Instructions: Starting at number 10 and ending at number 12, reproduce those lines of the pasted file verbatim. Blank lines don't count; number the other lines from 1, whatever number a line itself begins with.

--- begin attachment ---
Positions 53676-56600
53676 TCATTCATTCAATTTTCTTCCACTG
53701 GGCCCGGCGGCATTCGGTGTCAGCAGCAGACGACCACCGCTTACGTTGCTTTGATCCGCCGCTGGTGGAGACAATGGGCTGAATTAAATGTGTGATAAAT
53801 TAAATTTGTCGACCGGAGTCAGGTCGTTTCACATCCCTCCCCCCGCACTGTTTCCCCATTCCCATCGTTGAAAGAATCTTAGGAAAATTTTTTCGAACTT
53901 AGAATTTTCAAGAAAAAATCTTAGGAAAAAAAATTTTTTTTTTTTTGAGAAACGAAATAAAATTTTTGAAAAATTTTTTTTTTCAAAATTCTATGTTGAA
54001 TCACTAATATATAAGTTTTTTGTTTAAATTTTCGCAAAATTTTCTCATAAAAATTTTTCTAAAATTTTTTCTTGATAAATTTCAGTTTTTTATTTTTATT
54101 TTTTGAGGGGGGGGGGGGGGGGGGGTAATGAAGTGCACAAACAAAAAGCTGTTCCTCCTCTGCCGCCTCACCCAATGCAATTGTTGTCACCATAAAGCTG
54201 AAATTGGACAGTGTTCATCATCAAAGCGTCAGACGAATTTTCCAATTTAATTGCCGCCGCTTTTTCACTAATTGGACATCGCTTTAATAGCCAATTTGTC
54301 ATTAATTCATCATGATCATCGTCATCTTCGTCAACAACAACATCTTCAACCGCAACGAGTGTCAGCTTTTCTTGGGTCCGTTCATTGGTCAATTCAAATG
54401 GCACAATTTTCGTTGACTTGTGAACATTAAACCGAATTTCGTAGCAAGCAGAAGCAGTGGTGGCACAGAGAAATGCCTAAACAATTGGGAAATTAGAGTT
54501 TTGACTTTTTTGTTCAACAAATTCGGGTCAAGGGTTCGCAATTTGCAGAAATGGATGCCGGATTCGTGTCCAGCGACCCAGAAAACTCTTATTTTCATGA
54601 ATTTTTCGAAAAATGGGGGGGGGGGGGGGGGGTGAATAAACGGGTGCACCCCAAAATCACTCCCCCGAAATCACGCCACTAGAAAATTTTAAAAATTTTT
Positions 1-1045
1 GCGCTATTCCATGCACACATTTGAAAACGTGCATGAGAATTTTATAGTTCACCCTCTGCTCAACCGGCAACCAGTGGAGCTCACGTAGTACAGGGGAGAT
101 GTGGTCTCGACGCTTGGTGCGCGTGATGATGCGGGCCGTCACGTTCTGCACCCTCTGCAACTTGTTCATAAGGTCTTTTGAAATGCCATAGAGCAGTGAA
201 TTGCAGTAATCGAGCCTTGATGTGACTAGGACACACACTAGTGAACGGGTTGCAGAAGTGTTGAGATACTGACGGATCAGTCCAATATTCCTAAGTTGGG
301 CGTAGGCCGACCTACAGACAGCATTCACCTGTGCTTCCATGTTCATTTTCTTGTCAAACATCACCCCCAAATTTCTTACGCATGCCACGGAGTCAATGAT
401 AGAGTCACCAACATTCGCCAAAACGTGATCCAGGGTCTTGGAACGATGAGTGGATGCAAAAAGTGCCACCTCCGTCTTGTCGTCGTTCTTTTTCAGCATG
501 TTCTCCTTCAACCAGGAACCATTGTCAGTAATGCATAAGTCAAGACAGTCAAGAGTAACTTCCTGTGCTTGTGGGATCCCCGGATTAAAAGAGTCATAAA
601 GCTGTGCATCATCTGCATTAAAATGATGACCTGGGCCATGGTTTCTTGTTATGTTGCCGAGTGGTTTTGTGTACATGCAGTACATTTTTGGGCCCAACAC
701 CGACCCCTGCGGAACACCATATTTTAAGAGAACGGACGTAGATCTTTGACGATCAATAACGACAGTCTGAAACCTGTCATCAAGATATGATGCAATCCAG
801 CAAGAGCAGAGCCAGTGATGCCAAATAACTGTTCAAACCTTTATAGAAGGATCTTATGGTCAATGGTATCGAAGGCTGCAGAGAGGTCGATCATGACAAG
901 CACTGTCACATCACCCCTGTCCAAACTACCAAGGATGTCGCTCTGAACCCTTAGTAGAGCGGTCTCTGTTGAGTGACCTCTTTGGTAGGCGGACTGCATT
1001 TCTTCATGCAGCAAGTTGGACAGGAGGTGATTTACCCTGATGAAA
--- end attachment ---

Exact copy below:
54401 GCACAATTTTCGTTGACTTGTGAACATTAAACCGAATTTCGTAGCAAGCAGAAGCAGTGGTGGCACAGAGAAATGCCTAAACAATTGGGAAATTAGAGTT
54501 TTGACTTTTTTGTTCAACAAATTCGGGTCAAGGGTTCGCAATTTGCAGAAATGGATGCCGGATTCGTGTCCAGCGACCCAGAAAACTCTTATTTTCATGA
54601 ATTTTTCGAAAAATGGGGGGGGGGGGGGGGGGTGAATAAACGGGTGCACCCCAAAATCACTCCCCCGAAATCACGCCACTAGAAAATTTTAAAAATTTTT